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Human life is unlimited - but short

Holger Rootzén (Institutionen för matematiska vetenskaper) ; Dmitrii Zholud (Institutionen för matematiska vetenskaper)

Does the human lifespan have an impenetrable biological upper limit which ultimately will stop further increase in life lengths? This question is important for understanding aging, and for society, and has led to intense controversies. Demographic data for humans has been interpreted as showing existence of a limit, or even as an indication of a decreasing limit, but also as evidence that a limit does not exist. This paper studies what can be inferred from data about human mortality at extreme age. We show that in western countries and Japan and after age 110 the probability of dying is about 47% per year. Hence there is no finite upper limit to the human lifespan. Still, given the present stage of biotechnology, it is unlikely that during the next 25 years anyone will live longer than 128 years in these countries. Data, remarkably, shows no difference in mortality after age 110 between sexes, between ages, or between different lifestyles or genetic backgrounds. These results, and the analysis methods developed in this paper, can help testing biological theories of ageing and aid confirmation of success of efforts to find a cure for ageing.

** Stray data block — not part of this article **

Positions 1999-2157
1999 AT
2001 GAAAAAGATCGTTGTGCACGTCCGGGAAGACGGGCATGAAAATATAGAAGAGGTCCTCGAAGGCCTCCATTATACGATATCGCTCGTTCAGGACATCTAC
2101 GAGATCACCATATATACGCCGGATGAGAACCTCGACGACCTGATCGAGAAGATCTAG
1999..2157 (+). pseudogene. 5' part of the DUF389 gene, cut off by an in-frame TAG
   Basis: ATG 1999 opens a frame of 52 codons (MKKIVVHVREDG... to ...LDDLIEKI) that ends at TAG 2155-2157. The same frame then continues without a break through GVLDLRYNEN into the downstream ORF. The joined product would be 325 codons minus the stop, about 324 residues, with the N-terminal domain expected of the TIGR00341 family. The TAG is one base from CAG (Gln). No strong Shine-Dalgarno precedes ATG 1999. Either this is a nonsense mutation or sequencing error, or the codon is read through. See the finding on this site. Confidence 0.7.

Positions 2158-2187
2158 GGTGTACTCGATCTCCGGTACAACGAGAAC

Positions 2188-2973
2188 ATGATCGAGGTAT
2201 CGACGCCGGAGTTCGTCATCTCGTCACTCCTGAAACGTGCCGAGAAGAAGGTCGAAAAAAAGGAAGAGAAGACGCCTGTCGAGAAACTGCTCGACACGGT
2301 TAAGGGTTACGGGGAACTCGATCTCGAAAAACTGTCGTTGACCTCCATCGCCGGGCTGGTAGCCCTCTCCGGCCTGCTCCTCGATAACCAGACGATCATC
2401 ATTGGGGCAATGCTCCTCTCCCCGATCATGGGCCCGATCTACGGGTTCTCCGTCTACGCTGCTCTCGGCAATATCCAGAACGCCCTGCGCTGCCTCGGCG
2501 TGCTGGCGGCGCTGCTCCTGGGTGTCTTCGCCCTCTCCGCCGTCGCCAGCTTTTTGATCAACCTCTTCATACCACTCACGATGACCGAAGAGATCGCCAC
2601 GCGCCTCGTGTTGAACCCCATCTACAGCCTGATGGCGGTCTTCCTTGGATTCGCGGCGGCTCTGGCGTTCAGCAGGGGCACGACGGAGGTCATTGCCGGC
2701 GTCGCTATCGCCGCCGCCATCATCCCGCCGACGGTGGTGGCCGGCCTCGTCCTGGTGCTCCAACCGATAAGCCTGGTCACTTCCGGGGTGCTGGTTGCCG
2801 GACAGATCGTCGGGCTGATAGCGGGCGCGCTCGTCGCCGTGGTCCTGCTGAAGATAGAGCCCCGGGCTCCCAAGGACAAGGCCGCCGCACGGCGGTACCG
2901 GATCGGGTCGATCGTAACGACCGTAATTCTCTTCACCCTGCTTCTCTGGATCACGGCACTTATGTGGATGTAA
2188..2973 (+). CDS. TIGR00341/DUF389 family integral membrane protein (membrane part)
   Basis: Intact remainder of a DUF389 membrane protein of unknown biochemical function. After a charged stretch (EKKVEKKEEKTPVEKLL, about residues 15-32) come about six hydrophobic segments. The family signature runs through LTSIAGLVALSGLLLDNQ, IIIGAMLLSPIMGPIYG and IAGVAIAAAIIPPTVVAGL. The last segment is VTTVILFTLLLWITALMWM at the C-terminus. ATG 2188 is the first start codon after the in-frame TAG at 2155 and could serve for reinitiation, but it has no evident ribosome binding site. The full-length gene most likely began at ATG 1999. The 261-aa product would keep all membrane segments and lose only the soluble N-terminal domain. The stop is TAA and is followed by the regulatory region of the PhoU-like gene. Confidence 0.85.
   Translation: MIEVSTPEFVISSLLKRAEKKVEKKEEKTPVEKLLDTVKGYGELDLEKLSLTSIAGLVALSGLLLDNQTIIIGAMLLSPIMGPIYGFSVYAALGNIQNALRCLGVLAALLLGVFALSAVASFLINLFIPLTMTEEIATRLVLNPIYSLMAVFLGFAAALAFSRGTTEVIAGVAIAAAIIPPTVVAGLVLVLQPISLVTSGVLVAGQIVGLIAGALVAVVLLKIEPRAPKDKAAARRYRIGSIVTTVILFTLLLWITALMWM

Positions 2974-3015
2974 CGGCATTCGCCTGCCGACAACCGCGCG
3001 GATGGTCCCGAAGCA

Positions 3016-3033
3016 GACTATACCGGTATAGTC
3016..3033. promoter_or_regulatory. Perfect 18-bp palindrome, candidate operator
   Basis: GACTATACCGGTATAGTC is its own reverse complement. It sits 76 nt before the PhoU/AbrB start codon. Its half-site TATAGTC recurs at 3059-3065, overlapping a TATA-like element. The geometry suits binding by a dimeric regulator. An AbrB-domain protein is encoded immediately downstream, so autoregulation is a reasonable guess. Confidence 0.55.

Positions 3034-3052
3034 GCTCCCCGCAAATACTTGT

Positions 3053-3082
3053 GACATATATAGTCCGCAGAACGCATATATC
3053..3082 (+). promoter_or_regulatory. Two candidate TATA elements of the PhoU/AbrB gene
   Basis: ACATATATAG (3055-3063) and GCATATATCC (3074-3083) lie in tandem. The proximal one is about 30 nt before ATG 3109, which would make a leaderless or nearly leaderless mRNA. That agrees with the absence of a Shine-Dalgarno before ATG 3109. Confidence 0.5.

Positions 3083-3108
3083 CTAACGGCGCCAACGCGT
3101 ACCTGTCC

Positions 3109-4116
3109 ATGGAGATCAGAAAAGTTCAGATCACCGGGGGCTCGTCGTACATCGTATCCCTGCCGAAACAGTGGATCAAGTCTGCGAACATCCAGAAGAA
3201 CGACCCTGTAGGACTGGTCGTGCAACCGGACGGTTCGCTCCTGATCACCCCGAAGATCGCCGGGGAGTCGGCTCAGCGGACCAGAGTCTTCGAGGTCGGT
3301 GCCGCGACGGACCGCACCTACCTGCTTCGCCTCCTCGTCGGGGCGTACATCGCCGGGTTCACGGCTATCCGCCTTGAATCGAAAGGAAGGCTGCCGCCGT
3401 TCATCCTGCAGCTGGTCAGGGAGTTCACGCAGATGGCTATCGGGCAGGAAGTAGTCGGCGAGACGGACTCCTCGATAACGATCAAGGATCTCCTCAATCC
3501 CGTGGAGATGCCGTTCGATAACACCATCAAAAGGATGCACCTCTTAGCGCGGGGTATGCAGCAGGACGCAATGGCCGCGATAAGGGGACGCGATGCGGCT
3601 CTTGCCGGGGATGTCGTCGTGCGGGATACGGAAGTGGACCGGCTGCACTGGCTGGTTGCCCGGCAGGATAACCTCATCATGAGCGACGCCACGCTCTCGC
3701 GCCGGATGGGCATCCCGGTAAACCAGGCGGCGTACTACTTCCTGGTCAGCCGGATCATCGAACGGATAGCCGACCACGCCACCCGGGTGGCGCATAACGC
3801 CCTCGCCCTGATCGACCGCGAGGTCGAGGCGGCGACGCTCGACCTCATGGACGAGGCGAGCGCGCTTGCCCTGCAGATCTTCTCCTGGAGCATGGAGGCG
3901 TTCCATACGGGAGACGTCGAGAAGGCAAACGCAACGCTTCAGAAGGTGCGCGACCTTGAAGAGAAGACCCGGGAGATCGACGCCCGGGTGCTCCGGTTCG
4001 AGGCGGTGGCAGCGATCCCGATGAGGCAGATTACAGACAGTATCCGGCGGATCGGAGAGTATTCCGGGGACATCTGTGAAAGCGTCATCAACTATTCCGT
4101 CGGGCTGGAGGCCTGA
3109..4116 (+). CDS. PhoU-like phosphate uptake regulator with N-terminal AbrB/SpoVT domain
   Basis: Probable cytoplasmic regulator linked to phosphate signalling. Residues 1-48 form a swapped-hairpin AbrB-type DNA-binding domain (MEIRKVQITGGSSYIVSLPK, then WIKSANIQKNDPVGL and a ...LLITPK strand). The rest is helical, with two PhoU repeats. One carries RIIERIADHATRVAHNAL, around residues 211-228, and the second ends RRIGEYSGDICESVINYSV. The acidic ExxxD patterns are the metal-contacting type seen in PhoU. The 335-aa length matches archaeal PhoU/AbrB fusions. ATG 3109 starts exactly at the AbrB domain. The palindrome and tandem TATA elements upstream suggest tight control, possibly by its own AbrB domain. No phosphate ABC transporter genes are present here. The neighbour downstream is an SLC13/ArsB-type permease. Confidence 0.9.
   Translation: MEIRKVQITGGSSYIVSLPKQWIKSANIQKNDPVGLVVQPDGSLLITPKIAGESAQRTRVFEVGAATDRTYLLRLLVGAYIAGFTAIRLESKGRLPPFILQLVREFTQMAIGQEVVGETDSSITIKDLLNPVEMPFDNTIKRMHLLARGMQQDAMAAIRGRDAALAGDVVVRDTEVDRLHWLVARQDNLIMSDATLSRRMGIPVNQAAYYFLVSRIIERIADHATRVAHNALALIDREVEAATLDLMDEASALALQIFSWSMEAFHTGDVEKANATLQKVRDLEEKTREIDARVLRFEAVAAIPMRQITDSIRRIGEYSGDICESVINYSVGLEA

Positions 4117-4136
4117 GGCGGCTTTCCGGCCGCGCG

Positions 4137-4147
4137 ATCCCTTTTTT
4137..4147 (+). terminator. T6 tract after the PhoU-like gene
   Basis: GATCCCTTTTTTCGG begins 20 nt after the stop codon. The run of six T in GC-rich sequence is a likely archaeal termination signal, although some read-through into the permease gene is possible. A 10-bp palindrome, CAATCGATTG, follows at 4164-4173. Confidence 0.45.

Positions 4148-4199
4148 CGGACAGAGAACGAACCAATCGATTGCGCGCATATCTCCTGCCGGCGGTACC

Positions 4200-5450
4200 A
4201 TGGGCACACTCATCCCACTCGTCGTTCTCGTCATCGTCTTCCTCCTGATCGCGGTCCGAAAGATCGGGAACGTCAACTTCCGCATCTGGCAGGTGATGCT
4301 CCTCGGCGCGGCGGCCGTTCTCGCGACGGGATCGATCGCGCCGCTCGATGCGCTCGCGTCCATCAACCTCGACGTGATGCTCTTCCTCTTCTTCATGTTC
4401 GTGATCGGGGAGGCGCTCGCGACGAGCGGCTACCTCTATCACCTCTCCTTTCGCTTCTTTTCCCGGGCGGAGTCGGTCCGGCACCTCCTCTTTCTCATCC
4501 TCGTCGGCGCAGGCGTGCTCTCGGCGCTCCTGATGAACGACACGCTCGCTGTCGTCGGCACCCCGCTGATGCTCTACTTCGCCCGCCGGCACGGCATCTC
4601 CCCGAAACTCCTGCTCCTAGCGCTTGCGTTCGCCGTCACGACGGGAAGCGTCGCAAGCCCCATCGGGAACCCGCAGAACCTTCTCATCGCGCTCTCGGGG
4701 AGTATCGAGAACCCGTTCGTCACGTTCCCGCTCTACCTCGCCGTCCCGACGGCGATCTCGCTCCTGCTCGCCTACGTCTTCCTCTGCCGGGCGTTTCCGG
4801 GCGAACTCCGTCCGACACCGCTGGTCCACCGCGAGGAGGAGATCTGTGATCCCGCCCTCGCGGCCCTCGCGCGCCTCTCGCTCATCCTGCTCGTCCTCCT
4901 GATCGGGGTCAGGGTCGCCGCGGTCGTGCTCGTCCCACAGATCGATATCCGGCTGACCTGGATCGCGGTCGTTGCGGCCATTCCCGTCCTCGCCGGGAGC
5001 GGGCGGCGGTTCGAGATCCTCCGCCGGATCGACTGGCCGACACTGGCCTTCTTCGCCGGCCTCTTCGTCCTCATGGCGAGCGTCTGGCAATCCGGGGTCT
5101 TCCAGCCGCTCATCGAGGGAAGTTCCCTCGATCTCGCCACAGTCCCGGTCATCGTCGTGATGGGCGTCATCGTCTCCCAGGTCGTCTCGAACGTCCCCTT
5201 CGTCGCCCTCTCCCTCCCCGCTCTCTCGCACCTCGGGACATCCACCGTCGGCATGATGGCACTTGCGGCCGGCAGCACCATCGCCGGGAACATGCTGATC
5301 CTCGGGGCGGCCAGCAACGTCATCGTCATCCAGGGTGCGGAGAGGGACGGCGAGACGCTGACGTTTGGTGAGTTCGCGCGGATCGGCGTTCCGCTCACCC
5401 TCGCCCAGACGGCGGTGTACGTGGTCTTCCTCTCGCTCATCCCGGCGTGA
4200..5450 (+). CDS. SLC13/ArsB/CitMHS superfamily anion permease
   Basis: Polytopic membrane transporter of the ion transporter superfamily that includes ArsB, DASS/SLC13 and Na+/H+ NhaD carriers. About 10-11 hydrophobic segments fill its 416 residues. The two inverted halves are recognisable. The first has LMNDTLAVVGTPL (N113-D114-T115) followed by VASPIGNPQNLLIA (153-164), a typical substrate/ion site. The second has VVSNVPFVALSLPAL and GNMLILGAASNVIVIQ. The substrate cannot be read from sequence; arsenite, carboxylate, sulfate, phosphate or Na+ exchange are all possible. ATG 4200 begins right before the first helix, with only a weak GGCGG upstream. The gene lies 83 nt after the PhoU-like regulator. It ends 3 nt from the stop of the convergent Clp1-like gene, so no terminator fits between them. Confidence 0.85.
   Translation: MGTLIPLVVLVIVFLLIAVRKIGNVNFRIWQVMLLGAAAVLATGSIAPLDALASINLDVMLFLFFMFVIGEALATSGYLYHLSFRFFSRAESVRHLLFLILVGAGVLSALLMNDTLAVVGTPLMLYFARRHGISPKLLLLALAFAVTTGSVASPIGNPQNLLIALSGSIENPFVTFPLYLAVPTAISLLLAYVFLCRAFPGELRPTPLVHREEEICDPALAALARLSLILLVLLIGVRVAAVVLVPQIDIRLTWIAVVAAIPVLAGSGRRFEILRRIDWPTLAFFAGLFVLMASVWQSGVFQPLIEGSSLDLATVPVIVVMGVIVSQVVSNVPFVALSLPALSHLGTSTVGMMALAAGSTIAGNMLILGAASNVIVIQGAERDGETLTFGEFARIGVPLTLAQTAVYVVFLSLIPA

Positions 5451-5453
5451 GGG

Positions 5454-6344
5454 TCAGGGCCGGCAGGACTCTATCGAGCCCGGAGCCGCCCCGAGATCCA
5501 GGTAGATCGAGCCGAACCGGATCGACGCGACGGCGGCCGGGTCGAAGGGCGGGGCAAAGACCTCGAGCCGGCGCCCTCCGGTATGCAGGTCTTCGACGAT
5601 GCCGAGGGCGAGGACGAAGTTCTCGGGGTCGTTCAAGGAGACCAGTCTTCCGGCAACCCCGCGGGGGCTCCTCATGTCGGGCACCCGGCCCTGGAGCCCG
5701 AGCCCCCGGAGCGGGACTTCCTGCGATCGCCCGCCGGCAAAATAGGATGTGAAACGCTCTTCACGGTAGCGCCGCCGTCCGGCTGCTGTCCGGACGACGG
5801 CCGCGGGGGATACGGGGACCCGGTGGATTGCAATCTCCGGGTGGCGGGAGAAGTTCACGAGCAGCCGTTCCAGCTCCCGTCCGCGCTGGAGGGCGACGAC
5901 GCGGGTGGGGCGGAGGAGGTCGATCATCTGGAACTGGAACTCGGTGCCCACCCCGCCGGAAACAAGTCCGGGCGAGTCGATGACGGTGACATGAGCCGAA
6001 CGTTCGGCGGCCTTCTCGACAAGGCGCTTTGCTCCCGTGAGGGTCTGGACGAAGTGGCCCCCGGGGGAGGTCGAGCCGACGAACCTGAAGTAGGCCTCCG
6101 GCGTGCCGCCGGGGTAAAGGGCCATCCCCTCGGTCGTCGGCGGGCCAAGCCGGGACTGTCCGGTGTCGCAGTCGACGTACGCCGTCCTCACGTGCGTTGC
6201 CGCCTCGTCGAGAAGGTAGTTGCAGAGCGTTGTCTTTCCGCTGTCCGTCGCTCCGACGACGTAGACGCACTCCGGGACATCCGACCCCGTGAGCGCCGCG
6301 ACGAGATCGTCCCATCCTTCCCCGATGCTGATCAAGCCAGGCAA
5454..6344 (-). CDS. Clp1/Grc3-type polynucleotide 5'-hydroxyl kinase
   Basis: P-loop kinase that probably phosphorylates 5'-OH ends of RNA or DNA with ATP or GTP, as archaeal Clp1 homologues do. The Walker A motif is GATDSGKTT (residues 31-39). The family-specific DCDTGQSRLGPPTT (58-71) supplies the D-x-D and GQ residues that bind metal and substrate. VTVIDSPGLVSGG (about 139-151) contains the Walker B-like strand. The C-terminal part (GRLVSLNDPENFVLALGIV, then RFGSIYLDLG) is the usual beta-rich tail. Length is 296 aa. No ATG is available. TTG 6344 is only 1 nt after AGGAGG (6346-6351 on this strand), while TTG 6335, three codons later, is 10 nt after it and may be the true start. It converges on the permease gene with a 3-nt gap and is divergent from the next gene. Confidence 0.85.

Nyckelord: Extreme human life lengths; no influence of lifestyle on survival at extreme age; no influence of genetic background on survival at extreme age; future record ages; supercentenarians; Jeanne Calment; limit for human life span; force of mortality; size-biased sampling; generalized Pareto distribution

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Denna post skapades 2017-08-25.
CPL Pubid: 251436


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